Insight: Brits are brand snobs – 4imprint

Millions of Brits admit they’re ‘brand snobs’ and are happy to pay a premium for a label, according to new research.

Despite loving the idea of bagging a bargain, more than half (54 per cent) of all consumers are still prepared to fork out the extra cash for a well-known brand.

Some of the most popular brands among adults today include Apple, Coca-Cola and Cadbury’s – while 28 per cent prefer to step out with the Adidas stripes on the side of their shoe.

A further 52 per cent love to flash a Costa or Starbucks logo while on the train, and more than a fifth (21 per cent) sport Ray-Ban sunglasses when the sun comes out.

A spokesman for promotional products retailer 4imprint, which commissioned the research, said: “Our results found brand names are hugely important to many.

“Branding is the cornerstone of marketing – if you get your logo and brand identity right, it can have a huge impact on the success of your business.”

Apple were revealed to have the UK’s best logo according to the survey, with a quarter of Brits picking the electronics giant.

This was followed by Nike’s iconic ‘swoosh’ tick, and the famous Starbucks mermaid logo, in its distinctive green.

When finding themselves in an unfamiliar city, Brits are also 10 per cent more likely to buy a coffee from a chain like Starbucks or Costa than a shop they don’t recognise.

More than a third of those surveyed admit to feeling pride when showing off items from a brand they like.

And over half prefer it when they buy a branded item and there’s a clearly visible logo to show where it came from.

On average, Brits are willing to pay 12 per cent over the odds for a product from a brand they like, over a non-branded version.

For half of the nation, this brand-focused buying will take place during their weekly shop, when consumers make a point of purchasing branded products over the supermarket’s own range.

Some of the things Brits will only buy branded – and not unlabelled – include trainers, alcohol and ketchup.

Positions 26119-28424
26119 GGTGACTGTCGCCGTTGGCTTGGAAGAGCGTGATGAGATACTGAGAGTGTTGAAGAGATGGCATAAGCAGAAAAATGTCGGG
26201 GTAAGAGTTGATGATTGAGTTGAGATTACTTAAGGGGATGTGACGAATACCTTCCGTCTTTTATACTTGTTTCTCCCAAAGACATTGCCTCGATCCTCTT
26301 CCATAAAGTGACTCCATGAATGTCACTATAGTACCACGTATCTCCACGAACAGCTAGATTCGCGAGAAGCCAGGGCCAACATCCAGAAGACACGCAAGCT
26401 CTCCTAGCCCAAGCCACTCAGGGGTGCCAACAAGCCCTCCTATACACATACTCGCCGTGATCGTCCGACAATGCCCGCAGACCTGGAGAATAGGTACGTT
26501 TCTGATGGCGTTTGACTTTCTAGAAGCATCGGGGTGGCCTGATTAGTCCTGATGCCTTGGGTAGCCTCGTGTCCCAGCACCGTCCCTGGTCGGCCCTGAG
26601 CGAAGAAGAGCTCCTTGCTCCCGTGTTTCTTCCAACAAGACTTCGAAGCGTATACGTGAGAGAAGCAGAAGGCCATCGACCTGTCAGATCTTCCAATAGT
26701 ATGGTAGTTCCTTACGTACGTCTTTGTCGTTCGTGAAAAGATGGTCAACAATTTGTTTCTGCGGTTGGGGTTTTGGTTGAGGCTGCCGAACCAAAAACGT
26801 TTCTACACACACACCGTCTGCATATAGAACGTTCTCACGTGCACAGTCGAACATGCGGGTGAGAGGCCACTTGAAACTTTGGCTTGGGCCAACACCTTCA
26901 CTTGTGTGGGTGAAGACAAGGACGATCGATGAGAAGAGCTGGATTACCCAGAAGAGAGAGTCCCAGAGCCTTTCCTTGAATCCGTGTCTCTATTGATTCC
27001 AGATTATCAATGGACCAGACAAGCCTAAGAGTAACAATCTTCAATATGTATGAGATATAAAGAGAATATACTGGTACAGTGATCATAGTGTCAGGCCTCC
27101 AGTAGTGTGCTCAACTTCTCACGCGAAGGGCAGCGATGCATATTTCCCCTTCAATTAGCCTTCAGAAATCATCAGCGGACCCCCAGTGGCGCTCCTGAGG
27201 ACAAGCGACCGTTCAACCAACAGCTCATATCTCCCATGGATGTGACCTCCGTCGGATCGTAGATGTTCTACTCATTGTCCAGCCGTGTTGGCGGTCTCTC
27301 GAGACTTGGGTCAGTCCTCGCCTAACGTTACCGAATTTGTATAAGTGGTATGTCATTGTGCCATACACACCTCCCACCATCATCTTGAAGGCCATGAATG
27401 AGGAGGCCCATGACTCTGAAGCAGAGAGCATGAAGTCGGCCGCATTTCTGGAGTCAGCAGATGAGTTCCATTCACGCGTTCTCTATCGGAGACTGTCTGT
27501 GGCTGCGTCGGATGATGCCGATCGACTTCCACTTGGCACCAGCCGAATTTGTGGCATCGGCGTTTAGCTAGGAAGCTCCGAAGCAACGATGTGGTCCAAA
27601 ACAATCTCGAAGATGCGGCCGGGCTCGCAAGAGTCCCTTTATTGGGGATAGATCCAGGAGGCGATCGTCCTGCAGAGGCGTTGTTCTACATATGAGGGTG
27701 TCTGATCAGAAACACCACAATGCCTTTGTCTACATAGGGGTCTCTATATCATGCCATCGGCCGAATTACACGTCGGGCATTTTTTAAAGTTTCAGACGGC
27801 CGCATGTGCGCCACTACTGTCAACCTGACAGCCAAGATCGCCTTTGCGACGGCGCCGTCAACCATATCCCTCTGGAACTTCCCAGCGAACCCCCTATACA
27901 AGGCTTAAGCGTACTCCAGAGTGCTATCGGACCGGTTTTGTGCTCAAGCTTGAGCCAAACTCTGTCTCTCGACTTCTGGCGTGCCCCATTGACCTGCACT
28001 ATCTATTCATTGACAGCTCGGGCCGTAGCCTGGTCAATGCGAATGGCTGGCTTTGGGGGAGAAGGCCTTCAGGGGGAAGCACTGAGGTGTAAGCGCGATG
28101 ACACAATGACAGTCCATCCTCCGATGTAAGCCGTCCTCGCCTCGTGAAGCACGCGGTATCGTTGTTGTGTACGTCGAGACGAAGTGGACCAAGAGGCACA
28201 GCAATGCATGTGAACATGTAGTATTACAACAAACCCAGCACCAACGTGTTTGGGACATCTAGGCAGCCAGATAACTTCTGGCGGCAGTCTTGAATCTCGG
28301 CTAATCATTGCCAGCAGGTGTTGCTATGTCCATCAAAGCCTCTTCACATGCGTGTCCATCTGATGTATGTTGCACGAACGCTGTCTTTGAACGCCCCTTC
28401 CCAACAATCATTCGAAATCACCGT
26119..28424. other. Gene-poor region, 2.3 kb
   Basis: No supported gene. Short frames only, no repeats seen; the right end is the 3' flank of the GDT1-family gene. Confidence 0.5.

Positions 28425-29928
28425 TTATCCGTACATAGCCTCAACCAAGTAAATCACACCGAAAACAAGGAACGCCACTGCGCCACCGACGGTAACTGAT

A quarter of the population are also more likely to buy branded deodorant over a supermarket’s own version.

Incredibly, we shell out £258 each year buying branded products over unbranded ones.

Researchers found Heinz, Colgate, Pepsi and Andrex are among those products bought simply because of the strength of the brand name, while shoppers are also firm advocates of Converse shoes, Disney merchandise and LEGO.

And when shopping, additional marketing techniques that firms use as part their overall brand proposition when selling to customers – such as big discounts (43 per cent) and free delivery (36 percent) – are other key tactics that influence buyer behaviour.

A further 35 per cent are often bowled over by particularly good customer service and more than a quarter (26 per cent) said free promotional products are essential marketing tactics that influences customer purchasing decisions.

4imprint’s spokesman, added: “The study shows that consumers clearly identify and buy particular products and services from businesses with strong brand recognition. Promotional merchandise is a key way to increase brand awareness and, in turn, helps to influence buyer behaviour.”


  1. Trainers
  2. Coffee
  3. Shampoo
  4. Deodorant
  5. Alcohol
  6. Tea
  7. Ketchup
  8. Beans
  9. Cereal
  10. Conditioner


  1. Costa
  2. Cadbury’s
  3. Apple
  4. Samsung
  5. Coca-Cola
  6. Heinz
  7. Amazon
  8. Adidas
  9. Marks and Spencer
  10. Kellogg’s
  11. Nike
  12. Starbucks
  13. Colgate
  14. Sony
  15. Pepsi
  16. Dove
  17. Microsoft
  18. Google
  19. Nestle
  20. Caffe Nero
  21. Andrex
  22. IKEA
  23. Converse
  24. Gillette
  25. Disney
  26. Haagen-Dazs
  27. Calvin Klein
  28. Stella Artois
  29. LEGO
  30. Jack Daniel’s
  31. Ford
  32. BMW
  33. Audi
  34. Gordon’s
  35. Puma
  36. Ted Baker
  37. Budweiser
  38. Michael Kors
  39. Volkswagen
  40. Strongbow
  41. Ray-Ban
  42. Rolex
  43. Dell
  44. Jaguar
  45. BP
  46. Topshop
  47. Shell
  48. Tag Heuer
  49. Casio
  50. Nissan


Survey data: 2,000 adults aged 18-55 years, independent research commissioned by 4imprint and conducted by One Poll.

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